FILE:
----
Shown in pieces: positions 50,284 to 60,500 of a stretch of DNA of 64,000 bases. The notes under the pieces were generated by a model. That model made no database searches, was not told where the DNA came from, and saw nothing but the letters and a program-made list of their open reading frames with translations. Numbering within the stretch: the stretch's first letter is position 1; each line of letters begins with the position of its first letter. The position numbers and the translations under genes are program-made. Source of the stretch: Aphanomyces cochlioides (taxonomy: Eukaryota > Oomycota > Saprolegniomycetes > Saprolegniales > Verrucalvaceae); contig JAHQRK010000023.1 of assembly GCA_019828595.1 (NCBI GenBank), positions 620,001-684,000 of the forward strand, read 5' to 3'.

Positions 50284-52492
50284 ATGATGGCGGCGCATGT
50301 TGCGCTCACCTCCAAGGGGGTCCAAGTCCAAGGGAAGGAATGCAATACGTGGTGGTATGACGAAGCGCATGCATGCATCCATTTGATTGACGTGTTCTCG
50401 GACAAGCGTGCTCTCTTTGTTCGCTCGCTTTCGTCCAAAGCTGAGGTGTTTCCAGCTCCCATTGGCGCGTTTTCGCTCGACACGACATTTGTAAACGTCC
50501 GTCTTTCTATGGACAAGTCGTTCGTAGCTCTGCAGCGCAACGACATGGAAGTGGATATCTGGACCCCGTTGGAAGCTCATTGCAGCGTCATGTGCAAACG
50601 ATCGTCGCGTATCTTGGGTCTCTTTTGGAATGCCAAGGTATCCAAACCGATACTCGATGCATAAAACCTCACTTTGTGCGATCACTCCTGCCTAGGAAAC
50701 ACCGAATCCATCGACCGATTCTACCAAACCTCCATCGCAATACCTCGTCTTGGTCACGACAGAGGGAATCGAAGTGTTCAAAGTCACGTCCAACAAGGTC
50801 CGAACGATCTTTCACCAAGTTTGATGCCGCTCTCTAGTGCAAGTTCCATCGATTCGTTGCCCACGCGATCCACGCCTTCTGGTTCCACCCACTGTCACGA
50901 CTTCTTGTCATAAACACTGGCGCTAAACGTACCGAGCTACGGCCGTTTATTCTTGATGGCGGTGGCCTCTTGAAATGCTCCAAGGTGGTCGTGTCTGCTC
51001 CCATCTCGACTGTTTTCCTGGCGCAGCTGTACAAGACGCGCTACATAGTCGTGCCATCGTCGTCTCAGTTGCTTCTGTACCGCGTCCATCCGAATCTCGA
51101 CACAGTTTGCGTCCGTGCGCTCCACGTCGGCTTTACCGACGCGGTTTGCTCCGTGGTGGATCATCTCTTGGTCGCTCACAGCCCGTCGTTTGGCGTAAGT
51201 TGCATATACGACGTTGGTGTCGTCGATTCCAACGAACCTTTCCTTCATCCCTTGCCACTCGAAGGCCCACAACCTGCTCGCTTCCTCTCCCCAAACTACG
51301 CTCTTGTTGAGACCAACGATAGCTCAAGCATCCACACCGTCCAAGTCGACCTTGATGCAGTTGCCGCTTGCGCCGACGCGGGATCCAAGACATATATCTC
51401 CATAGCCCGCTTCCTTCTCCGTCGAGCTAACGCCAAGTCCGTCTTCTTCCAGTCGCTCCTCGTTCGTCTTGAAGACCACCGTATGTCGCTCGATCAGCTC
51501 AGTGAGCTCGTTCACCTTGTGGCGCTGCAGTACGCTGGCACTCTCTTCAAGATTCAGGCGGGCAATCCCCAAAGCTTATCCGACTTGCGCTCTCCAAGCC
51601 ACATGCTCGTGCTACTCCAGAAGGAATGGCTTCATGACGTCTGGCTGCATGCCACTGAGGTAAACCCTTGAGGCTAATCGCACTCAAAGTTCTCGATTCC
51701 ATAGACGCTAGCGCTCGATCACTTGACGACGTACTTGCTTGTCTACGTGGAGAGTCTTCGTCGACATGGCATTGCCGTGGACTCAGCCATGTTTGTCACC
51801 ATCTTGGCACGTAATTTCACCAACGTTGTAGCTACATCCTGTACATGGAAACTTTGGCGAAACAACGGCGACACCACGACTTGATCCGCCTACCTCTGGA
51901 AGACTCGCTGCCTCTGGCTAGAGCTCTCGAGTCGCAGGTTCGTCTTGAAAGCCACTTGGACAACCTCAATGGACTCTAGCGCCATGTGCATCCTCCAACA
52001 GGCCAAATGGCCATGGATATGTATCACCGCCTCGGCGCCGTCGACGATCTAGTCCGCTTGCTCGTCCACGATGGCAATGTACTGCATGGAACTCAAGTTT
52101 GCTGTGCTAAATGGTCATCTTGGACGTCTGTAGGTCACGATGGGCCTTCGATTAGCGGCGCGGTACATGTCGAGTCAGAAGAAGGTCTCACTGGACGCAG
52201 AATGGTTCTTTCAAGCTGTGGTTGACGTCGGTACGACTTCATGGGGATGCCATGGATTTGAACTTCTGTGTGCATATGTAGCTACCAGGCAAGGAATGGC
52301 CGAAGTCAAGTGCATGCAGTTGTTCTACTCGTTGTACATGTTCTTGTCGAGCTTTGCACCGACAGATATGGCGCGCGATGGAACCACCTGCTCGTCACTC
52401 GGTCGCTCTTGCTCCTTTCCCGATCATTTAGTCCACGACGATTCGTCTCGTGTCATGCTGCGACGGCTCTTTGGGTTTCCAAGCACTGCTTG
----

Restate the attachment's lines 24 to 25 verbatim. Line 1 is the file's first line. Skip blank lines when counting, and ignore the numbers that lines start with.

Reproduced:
52301 CGAAGTCAAGTGCATGCAGTTGTTCTACTCGTTGTACATGTTCTTGTCGAGCTTTGCACCGACAGATATGGCGCGCGATGGAACCACCTGCTCGTCACTC
52401 GGTCGCTCTTGCTCCTTTCCCGATCATTTAGTCCACGACGATTCGTCTCGTGTCATGCTGCGACGGCTCTTTGGGTTTCCAAGCACTGCTTG